Certainly an understanding of weather is essential to aeronautics. An aircraft crew must know what conditions to expect in order to prepare and successfully execute a flight plan. Designers need to understand the cause and effect of weather so that the aircraft is built to overcome potential hazards. Weather is the most familiar expression of the atmosphere. Hot, cold, windy, cloudy, wet, - it's something we can feel, see, hear, touch and taste. And though it's considered a condition unique to the troposphere, weather is actually the result of various exchanges of solar energy between the earth, the entire atmosphere, and space.
The sun radiates enormous amounts of energy, most of it lost or absorbed before reaching the edge of earth's atmosphere. The amount received at the edge varies according to location and season.. When the sun's rays are perpendicular (at a 90 degree angle) to a location at the edge of the atmosphere, that area receives the greatest amount of radiation. Shine a flashlight directly at a spot on a wall and see the bright circle it makes. Now move to the left or right and shine the light at the same spot. You will notice that the light from the more oblique angle covers a wider area that is not as bright. This is how the sun's rays strike the earth's atmosphere, and because of the earth's curvature the equator receives a greater amount of solar energy than the poles. The position of the earth relative to the sun also affects the amount of radiation received. When the northern hemisphere experiences summer the North Pole is tilted toward the sun, resulting in a longer period of daylight and more perpendicular rays. Though the earth in its elliptical revolution is actually at its farthest distance from the sun, the amount of energy and the length of daylight overcomes the distance. When the earth is closest to the sun, the North Pole is tilted away and the northern hemisphere experiences winter: short days and oblique rays.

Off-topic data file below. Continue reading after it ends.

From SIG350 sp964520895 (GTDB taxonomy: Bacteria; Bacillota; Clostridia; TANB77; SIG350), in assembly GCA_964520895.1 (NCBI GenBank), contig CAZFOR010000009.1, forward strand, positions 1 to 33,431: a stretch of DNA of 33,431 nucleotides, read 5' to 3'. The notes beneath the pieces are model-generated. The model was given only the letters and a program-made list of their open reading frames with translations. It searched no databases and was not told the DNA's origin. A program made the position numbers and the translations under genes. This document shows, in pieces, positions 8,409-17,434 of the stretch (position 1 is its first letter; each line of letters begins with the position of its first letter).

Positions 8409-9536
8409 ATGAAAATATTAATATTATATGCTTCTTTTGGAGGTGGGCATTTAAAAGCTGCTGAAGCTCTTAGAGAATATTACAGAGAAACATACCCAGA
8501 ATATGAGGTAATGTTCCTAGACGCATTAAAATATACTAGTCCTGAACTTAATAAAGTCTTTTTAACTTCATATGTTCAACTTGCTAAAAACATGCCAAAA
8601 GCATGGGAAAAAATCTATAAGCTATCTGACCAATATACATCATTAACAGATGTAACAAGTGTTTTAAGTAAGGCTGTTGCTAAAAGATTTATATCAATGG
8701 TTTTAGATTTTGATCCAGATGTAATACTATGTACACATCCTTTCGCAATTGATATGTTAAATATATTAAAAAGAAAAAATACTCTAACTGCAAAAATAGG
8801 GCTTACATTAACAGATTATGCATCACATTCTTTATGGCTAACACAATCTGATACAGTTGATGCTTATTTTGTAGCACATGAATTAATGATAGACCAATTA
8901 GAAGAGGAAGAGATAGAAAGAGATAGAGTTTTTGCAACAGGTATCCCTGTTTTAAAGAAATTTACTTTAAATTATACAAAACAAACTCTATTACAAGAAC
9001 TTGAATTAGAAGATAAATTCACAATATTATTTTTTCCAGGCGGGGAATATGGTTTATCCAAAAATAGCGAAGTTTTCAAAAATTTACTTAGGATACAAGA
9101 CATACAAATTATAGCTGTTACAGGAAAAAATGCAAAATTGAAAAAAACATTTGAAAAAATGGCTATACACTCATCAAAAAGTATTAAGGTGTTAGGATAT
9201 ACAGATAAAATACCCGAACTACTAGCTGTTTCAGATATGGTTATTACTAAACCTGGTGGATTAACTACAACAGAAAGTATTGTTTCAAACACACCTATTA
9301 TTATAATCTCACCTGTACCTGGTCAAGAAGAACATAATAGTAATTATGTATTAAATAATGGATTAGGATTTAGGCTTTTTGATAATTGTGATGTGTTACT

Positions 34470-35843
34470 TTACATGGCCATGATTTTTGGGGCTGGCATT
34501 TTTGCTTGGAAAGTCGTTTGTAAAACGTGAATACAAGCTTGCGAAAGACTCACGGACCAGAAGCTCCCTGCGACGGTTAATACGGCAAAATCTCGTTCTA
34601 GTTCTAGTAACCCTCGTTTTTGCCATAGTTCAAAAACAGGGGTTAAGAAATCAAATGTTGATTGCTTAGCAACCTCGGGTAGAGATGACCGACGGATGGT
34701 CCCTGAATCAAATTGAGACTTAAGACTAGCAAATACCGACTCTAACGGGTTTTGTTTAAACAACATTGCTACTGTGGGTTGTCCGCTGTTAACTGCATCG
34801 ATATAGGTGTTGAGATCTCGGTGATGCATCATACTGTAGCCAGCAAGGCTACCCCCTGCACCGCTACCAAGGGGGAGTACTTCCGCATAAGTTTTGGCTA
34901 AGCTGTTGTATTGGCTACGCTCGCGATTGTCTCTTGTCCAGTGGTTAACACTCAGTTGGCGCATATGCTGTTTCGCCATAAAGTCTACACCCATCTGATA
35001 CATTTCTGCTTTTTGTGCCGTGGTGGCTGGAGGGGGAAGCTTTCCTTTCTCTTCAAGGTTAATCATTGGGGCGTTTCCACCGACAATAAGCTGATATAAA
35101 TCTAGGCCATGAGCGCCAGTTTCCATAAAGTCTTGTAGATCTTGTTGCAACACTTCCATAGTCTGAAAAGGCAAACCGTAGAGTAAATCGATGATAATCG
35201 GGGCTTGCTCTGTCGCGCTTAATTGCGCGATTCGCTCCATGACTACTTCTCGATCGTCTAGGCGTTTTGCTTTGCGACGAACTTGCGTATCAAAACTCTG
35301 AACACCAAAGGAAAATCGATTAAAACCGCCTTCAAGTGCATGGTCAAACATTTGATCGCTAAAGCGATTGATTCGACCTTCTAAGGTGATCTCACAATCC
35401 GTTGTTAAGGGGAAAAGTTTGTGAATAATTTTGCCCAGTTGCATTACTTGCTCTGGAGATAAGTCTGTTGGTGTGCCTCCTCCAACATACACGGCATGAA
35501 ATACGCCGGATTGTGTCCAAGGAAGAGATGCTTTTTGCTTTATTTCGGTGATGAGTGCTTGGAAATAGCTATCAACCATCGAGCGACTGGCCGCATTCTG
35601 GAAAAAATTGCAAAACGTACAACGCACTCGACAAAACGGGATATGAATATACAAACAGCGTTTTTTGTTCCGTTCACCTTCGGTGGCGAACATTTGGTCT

The transfer of energy from the sun to the earth's atmosphere is accomplished through a process called radiation. Radiation transfers energy in wave motions. The waves can travel through empty space because they do not require an interaction with other molecules. These waves are classified according to their wavelength - the distance between peaks in the waves - from shorter to longer. Differing wavelengths causes differing interactions with the atmosphere; in fact, the amount of energy that enters the atmosphere is greatly reduced before it reaches the earth's surface. This is caused by absorption, reflection, and scattering.
Absorption causes energy to be retained by a substance, and by retaining energy the substance heats up and reradiates. X-rays and gamma rays, which have the shortest wavelengths, are absorbed by oxygen and nitrogen molecules in the upper atmosphere and transformed into ions, which form the ionosphere. Ultraviolet rays of slightly longer wavelength are absorbed by ozone in the stratosphere. Infra-red rays, at the other end of the spectrum, are slightly absorbed by carbon dioxide and water vapor in the troposphere. Wavelengths that are visible to the human eye - violet, blue, green, yellow, orange, and red - are affected by reflection and scattering. Reflection occurs when particles and surfaces that are larger than the incoming waves meet and turn back solar energy. Clouds, snow, and light-colored sand are all reflectors. Scattering occurs when particles the same size as the wavelength of the radiation meet. Scattering causes energy to be redirected in all directions, some of which returns to space. The sky appears blue because the short, blue wavelengths are more easily scattered. Without scattering the sky away from the sun would appear black, similar to outer space. Scattering is also the reason the sun appears red at sunrise and sunset. Because the sun's path through the atmosphere is much longer at this time of day, more of the blue wavelengths are scattered out of its beam, leaving more red light.